Architects seeking a unique challenge are being invited to participate in a singular design competition. The winner will receive an assignment at the world’s most remote settled island, which is more than 1,000 miles from the nearest continent.
The Royal Institute of British Architects conceived the contest to create self-sustainable living conditions for the citizens of Tristan, a microscopic community where the weather appears to be in charge. It is one of the Tristan da Cunha group of tiny islands, and has a permanent population of only 288 people.
This British South Atlantic Ocean territory is officially the most remote inhabited archipelago, located 1,750 miles from the coast of South Africa. The principal island of Tristan da Cunha is 7 seven miles across and just under 38 square miles in total.
The islands were discovered in 1506 by Tristão da Cunha, a Portuguese explorer, but would not be officially inhabited until an American named Jonathan Lambert arrived in 1810. He claimed the islands as his own personal domain but perished in a boating accident only two years later. The archipelago eventually came under the control of Great Britain, where it remains today.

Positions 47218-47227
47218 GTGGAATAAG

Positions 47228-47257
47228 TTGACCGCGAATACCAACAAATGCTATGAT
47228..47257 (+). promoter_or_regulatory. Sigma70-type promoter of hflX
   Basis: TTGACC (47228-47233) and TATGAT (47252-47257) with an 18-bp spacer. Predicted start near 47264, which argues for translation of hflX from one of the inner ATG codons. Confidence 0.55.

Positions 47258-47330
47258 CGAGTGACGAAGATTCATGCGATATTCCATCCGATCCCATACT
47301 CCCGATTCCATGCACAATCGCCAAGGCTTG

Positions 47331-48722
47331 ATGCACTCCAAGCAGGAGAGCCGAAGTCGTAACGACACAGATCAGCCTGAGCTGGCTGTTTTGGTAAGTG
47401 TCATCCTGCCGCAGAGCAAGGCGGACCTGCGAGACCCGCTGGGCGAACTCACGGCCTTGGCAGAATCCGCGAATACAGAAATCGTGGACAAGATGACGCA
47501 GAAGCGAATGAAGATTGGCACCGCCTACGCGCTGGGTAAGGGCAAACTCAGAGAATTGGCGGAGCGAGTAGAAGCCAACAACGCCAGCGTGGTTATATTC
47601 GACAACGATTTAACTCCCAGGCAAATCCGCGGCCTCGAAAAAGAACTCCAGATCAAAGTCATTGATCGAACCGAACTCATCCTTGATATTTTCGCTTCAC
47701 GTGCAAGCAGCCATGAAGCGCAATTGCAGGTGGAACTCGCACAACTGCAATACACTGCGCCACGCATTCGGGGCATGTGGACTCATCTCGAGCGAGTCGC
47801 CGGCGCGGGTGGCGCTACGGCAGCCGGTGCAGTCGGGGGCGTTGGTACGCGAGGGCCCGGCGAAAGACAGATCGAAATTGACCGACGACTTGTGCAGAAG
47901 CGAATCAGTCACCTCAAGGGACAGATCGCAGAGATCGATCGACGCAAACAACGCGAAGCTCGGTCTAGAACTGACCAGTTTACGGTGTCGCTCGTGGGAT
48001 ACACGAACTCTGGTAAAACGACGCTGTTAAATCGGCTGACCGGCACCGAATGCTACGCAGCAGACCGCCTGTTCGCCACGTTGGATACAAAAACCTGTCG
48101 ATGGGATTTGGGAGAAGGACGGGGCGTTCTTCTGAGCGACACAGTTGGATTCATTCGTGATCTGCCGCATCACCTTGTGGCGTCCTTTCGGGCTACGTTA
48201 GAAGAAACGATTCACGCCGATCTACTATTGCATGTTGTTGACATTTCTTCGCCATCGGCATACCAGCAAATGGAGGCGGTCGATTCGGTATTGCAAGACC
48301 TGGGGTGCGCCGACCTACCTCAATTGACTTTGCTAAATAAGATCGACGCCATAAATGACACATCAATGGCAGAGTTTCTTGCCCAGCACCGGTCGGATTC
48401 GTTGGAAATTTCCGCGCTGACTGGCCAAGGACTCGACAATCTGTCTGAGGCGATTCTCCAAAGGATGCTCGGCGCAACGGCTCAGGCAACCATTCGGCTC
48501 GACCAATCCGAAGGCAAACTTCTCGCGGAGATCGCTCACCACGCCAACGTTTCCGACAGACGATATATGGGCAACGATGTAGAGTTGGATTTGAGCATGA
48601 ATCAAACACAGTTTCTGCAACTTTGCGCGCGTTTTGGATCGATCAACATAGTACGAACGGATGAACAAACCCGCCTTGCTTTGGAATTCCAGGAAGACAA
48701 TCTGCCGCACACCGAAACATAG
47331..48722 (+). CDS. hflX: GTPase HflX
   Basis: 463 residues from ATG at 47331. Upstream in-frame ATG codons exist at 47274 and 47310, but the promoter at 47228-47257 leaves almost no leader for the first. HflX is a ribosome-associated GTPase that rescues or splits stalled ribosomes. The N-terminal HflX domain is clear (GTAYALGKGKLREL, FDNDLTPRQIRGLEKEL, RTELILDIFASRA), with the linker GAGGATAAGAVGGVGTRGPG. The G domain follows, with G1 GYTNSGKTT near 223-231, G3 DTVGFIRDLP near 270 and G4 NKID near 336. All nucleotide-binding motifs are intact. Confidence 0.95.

As Tristan da Cunha’s 200th anniversary date draws closer, architects from across the globe have been invited to submit ideas to redesign the settlement’s buildings, raise living standards, and improve farming operations to ensure the community’s ability to sustain itself for generations to come.
Traveling to the island from Cape Town by sea can take up to 10 days, and the ocean conditions, combined with basic harbour facilities, allow ships to dock no more than 60 days per year.
Tristan da Cunha’s current residents are all descendants of sailors from Lord Nelson’s fleet more than 200 years ago, as well as American, Dutch, and Italian sailors. Only eight surnames exist on the entire island. The islanders are British citizens and speak English. The local currency is the pound sterling.
Tristan government leader Alex Mitham called in Riba to help find an architect to redesign local homes as well as replace the current government buildings, which are little more than sheds nearing the end of their usefulness.
The people who make a living by working the land also need improvements made to Tristan da Cunha’s agrarian systems to enable better grazing and production of fresh produce.